YISRO (Exodus, 18:1-20:23) — “The Sword and the Stone”

How do you build an altar?  Should it be decorated?  Should it be fancy?  After all, there is a concept called “Hiddur Mitzvah – Beautifying a Mitzvah.” The Talmud says that one should have a beautiful Torah Scroll, written with a beautiful pen, etc.  People buy silver Chanukah Menorahs and olive wood Esrog boxes.  People spend hundreds of dollars for handmade, intricately decorated Mezuzah cases.  We are supposed to demonstrate our love for G-d’s Commandments by investing them with beauty and splendor.

Based on the above, it would seem that we should follow the same procedure in building the furniture and vessels for G-d’s House.  Indeed, we learn that the vessels in the Temple were made from the finest silver, gold, and copper.  No expense was spared to make the Temple into a place of physical beauty.  Certainly the Altar, which was the center of activity in the Temple, should be a work of art and creativity.  It should have elaborate decorations engraved on it.

 G-d, however, had other ideas.

In the desert, a temporary, portable Altar was to be used: Make an Altar of earth for Me. You can offer your burnt offerings, your peace offerings, your sheep, and your cattle on it . . . I will come to you and bless you. (Exodus, 20:21) The Altar was to be the special, holy place where Israel and G-d became close through the offerings to be brought there. (For a discussion of sacrifices, see “Where’s the Beef?”)

That was the temporary Altar in the desert.  In Jerusalem: When you will make a stone altar for Me, do not make it out of cut stone  . . .  (Ibid, v. 22) The Torah is telling us that we should take plain, unfinished stones and pile them up to make an Altar. Nothing fancy.  No smooth granite slabs, and no ornate, carved marble.  Just plain, uncut, generic rocks. Why?  What’s wrong with a little beauty to accompany our offerings to G-d?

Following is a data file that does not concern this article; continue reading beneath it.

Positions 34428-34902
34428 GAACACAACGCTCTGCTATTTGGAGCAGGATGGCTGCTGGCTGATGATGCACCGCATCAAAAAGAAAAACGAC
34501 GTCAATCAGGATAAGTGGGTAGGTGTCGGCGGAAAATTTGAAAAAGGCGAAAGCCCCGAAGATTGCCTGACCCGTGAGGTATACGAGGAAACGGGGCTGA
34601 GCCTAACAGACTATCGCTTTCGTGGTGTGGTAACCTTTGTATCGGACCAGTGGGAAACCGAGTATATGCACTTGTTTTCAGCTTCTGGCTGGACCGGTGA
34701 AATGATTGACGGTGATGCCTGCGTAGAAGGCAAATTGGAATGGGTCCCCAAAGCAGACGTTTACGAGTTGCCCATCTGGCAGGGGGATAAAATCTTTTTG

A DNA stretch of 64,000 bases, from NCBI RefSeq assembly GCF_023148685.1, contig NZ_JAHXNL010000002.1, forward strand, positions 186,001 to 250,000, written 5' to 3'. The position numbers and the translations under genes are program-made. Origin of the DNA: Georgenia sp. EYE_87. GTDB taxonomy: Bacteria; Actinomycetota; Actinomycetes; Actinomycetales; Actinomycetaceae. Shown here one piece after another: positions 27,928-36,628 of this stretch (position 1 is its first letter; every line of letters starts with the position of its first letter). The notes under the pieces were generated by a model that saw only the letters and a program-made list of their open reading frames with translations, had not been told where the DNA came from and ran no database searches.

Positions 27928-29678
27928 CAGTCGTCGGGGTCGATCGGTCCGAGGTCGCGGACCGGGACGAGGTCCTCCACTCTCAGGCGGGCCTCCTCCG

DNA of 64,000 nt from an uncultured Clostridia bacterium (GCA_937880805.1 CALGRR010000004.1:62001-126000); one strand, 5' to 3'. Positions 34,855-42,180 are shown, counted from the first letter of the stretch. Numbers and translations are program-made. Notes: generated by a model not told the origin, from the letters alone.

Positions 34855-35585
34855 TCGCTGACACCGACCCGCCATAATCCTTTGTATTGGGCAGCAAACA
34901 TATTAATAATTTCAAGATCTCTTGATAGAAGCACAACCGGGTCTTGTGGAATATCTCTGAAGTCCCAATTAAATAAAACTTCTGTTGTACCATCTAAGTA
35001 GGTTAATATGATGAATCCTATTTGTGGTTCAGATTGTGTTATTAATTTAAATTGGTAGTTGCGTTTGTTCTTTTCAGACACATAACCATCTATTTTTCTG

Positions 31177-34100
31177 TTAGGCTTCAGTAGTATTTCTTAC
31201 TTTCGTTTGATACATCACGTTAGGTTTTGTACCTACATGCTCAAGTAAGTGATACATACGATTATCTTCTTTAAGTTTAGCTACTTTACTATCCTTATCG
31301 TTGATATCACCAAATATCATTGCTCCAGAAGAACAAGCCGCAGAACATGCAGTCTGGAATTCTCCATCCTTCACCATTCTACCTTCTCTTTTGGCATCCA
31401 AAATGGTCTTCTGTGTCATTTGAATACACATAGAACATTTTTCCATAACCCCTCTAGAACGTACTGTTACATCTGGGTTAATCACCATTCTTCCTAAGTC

Let us read the rest of the verse: … because your sword will be lifted against it, and you will defile it. 

By taking a sharp metal instrument (a chisel) and chipping away pieces of rock, you are figuratively “lifting a sword against” the Altar.  The Altar, says the Talmud, (Midos 3:4) was created to lengthen the life of Man, while iron was created to shorten the life of man.  It is not appropriate for that which shortens life to be placed over that which lengthens life.

Rashi gives a second explanation: The Altar brings peace between Israel and their Father in Heaven.  That which cuts and injures should not come in contact with it.

This prohibition goes further than banning the cutting of stone for the Altar.  It forbids any contact at all with iron.  The Altar was plastered twice a year; the plaster had to be applied with a nonmetallic applicator.  If a piece of iron so much as TOUCHED the Altar, it invalidated the Altar, and the stone needed to be replaced.

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Isn’t this a bit much?  If you want to establish a symbolic link between a chisel cutting a stone and a sword cutting a person, that is understandable.  But a piece of iron TOUCHING the Altar?!  If a carpenter was doing repairs in the Temple, and his hammer accidentally brushed against the side of the Altar, why should the stones need to be replaced?

The Torah is telling us that there are certain absolutes in life.  The Altar is a life-lengthener.  Iron is a life shortener.  It is true that people have died in the service of G-d.  Lives have been saved and improved with the use of iron tools.  But that does not change the underlying identification of what the Altar is about, and what iron is.

Let me share with you two similar examples.  King David devoted his life to the service of G-d.  He wanted nothing more than to build the Temple in Jerusalem.  However, this was not to be.  G-d told David that since he was a warrior, he would not be permitted to build G-d’s House of Peace.  That was an assignment that would be left to his son Solomon to complete.

Now David was more than a warrior.  True, his rise to prominence began with his killing of Goliath.  Yes, David knew how to use a sword.  But King David was much more than a warrior.  He was a man deeply devoted to his Creator.  Only a man whose spirit was infused with G-dliness could have composed the Psalms that he wrote.  Everyone is familiar with the 23rd Psalm: … G-d is my Shepherd, I shall not want . . . The problem is that they usually skip the beginning: A SONG OF DAVID; G-d is my Shepherd . . . King David was a holy prophet who lived only to fulfill G-d’s word.  Yet, he was a warrior.  It would be improper for him to build the Temple.